Learning to not respond to impulses is a challenging task. Whether it’s developing a system to keep track of thoughts in the moment rather than act on them immediately, or understanding social norms enough to know what is appropriate to say, and when to say it, it’s an important skill to learn.
Implementing strategies such as social stories, reflection or metacognition, and mindfulness exercises can help anyone develop better self-control, make thoughtful decisions, and manage impulsive tendencies effectively.
Use Apps to Help You Stick With Healthy or Productive Habits
While technology can be incredibly distracting, when they are used as tools, they can help create more consistency without as much effort.
In the digital age, various apps are available to support individuals in managing executive function difficulties. These apps can assist with organizing schedules, setting reminders, creating habit trackers, and providing visual cues. By utilizing technology to reinforce healthy or productive habits, individuals can enhance their executive functioning skills and optimize their daily routines.
Utilize a Positive Behavior Support System (PBIS)
A positive behavior support system (PBIS) can be an effective approach to addressing executive function challenges in educational settings. PBIS emphasizes proactive strategies, clear expectations, and consistent reinforcement to promote positive behaviors and create an environment that supports executive functioning. Collaborating with teachers, administrators, and school staff can help tailor interventions and create a supportive learning environment.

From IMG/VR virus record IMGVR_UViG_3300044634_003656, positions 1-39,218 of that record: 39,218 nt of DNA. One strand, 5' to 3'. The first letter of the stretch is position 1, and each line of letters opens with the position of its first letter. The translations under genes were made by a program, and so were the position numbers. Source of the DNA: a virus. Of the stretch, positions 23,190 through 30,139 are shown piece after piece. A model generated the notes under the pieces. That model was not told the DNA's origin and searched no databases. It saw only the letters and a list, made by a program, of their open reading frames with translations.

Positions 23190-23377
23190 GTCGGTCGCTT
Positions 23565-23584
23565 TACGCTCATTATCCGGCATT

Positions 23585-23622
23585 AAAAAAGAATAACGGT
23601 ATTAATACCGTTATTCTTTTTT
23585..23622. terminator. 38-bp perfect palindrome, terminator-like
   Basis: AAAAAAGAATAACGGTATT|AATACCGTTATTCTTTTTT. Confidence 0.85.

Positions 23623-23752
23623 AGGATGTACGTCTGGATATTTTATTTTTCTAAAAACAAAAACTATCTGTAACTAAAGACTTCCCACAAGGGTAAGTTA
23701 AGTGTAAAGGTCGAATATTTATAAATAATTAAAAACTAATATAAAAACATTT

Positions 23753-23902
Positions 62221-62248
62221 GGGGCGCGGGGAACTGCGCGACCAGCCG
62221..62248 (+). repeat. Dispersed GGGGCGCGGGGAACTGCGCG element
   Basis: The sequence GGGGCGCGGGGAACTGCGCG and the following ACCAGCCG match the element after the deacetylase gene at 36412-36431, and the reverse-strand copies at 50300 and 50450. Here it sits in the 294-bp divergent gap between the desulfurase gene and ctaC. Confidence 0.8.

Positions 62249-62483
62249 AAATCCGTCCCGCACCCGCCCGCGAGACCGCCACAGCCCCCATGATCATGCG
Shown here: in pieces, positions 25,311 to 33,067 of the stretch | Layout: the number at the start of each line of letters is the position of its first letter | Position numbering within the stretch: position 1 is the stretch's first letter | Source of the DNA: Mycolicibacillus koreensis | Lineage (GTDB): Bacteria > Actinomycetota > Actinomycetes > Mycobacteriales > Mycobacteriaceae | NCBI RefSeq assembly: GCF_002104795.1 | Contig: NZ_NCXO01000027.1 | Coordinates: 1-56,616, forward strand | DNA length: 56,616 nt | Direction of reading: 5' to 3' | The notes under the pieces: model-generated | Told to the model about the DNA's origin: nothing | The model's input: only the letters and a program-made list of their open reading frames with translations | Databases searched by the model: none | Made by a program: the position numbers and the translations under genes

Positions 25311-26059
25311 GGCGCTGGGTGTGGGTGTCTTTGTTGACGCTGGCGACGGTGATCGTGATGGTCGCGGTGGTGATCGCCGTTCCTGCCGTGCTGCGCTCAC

Are There Alternative Treatments for Executive Function Disorder?
In addition to traditional approaches, alternative treatments are also available, but may be less grounded in research and may not be covered by insurance. These may include neurofeedback, mindfulness-based interventions, nutritional modifications, and physical exercise. It’s important to consult with healthcare professionals or specialists to determine the appropriateness and potential benefits of these alternative treatments for each individual’s unique needs.
Is There Professional Help for Executive Functioning?
Seeking professional help, such as working with an ADHD executive function coach or therapist, can be immensely beneficial to help improve executive functions. These professionals can provide guidance, support, and specialized strategies to address specific areas of difficulty. Collaborating with a professional allows individuals to receive personalized interventions and learn effective tools to navigate executive function challenges successfully.
Here at EEC, we believe in creating a client-centered, team approach to improving EF skills. Often our coaches collaborate with therapists, teachers, schools, loved ones, or anyone else supporting our clients. This collaborative approach helps connect the different aspects of a person’s life.
By utilizing effective strategies, providing tailored support, and seeking professional help when needed, individuals can develop and strengthen their executive function skills, improving their overall functioning and quality of life. With patience, understanding, and consistent implementation of appropriate interventions, individuals of all ages with executive function challenges can overcome obstacles and thrive in their personal and academic endeavors.